By Todd Beamon | Saturday, 17 Oct 2015 05:45 PM
The Secret Service will give agent protection to Ben Carson and Donald Trump while heavily upgrading Hillary Clinton's existing detail, a Washington source close to the agency’s plans confirmed to Newsmax.
The deployment of agents around Republican candidates Trump and Carson is set to begin as early as next week. Approximately two dozen agents will be assigned to each candidate.
Clinton, the Democratic front-runner, has had Secret Service protection since leaving the White House as first lady in 2001, but her detail will be heavily upgraded by the agency’s move.
The agency's decision was primarily triggered by a significant number of threats to Carson, including death threats and terrorist chatter, the source said.
The threats to the retired pediatric neurosurgeon have been "off the charts," the source said. Polls show Carson either tied with Trump for front-runner status or in second place.
Armstrong Williams, Carson's business manager, told Newsmax he could neither "confirm nor deny" the Secret Service protection. “We don’t comment on security matters involving Dr. Carson,” he said.
But Newsmax has learned that the Secret Service and other federal agencies, including the FBI, became increasingly alarmed in recent weeks as their own monitoring activities indicated that Carson faced serious danger.
Carson caused a political brouhaha in September when he told Chuck Todd on NBC’s "Meet the Press" that a Muslim should not become president.
"I would not advocate that we put a Muslim in charge of this nation. I absolutely would not agree with that," Carson said. He later clarified his remarks, saying any Muslim who believed in Sharia law should be disqualified from serving in the Oval Office.
The source said there was evidence that home-grown terrorists might be targeting a major political candidate like Carson. The Secret Service approached the Carson campaign to offer federal protection.
Both Carson and his campaign strongly resisted the Secret Service’s request at first, the source said.
But then Carson reluctantly agreed to the deployment of agents after the agency warned of grave danger and shared certain intelligence.
“It is widely believed ISIS would like to strike a major political target in the U.S.,” the source said. The FBI has not offered such an assessment publicly.
But earlier this week, FBI Director James Comey told reporters in the Cincinnati area that the bureau’s efforts to monitor ISIS activities continue “24 hours” a day.
He added that the Islamic State group is encouraging potential U.S.-based supporters to either come to Syria “or if you can’t come, kill where you are.”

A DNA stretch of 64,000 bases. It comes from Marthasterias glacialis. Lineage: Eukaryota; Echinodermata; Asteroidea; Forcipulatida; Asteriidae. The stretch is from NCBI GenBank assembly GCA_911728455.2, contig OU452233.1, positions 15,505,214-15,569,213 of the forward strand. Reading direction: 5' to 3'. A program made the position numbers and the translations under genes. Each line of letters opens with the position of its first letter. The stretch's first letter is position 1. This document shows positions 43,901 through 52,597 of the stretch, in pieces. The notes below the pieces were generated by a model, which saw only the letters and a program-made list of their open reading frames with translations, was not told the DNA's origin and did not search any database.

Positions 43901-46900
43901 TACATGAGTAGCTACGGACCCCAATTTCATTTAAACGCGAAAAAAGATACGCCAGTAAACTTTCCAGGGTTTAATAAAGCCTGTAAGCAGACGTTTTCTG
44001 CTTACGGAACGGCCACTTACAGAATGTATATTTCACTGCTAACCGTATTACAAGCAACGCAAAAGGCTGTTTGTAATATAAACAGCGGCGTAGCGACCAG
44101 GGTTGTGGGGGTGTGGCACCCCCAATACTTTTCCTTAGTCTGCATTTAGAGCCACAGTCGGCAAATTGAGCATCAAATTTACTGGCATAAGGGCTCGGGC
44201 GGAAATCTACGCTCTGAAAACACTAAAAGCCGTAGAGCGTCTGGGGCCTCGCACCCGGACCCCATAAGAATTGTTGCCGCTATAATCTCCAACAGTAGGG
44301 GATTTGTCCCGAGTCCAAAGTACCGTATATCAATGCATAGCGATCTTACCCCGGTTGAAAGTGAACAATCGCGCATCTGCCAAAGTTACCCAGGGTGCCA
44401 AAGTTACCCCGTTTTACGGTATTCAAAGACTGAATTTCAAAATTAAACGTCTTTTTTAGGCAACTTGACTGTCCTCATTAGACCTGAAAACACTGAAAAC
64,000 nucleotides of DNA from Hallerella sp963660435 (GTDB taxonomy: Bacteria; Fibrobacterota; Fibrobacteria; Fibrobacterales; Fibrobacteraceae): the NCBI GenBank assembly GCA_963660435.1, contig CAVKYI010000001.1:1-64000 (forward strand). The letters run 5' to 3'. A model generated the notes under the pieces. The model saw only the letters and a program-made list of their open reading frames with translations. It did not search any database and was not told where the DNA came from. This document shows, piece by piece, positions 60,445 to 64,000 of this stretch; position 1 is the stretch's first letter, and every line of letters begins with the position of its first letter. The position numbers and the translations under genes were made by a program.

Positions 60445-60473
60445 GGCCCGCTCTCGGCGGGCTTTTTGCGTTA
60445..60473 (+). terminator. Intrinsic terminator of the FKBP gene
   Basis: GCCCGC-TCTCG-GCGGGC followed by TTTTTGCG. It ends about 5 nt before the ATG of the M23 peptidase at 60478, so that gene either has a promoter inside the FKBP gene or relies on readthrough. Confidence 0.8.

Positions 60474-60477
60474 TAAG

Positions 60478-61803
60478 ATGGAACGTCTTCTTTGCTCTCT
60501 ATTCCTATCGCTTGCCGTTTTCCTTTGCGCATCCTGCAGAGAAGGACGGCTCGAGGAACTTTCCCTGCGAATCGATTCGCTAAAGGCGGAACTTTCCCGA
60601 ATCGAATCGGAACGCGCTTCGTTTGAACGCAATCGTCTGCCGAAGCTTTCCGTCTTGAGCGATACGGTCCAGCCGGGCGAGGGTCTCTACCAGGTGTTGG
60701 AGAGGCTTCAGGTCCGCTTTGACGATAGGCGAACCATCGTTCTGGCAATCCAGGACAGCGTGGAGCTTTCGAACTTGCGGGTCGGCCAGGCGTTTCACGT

Unlike Carson, Republican front-runner Trump has officially requested Secret Service protection.
The billionaire noted that he has drawn "by far the biggest crowds" of any candidate at his events. He also said that President Barack Obama had received protection at this stage of his first campaign in 2008.
"I want to put them on notice because they should have a liability," Trump told The Hill. "Personally, I think if Obama were doing as well as me he would’ve had Secret Service [earlier].”
Obama, who was an Illinois senator during the 2008 contest, received Secret Service protection on May 3, 2007, with law enforcement officials saying that the protection was not approved because of any specific threats.
In July, shortly after Trump criticized the Mexican government for the escape of drug lord Joaquin "El Chapo" Guzman from a maximum-security prison, a Twitter account linked to Guzman issued a threat against the billionaire: “Keep f–king around and I’m gonna make you swallow your whore words you f–king whitey milks–tter.”
Earlier this month Telesur, a Latin American television network based in Venezuela, reported uncorroborated claims that El Chapo has placed a $100 million bounty on Trump to encourage his assassination.
Eric Trump, one of the candidate's three sons, also expressed concerns about his father's safety on the campaign trail. Trump has five children.
"My father's my best friend," Eric Trump told Fox News on Friday. "He's my idol. He's my boss.
"We work side by side. We spend every weekend together," he added. "He's really my best friend in the world."
The younger Trump estimated that as many as 30,000 or more people have been attending Trump rallies.
"There's mobs of people, and the energy, it's incredible," Eric Trump said. "But it really only takes one."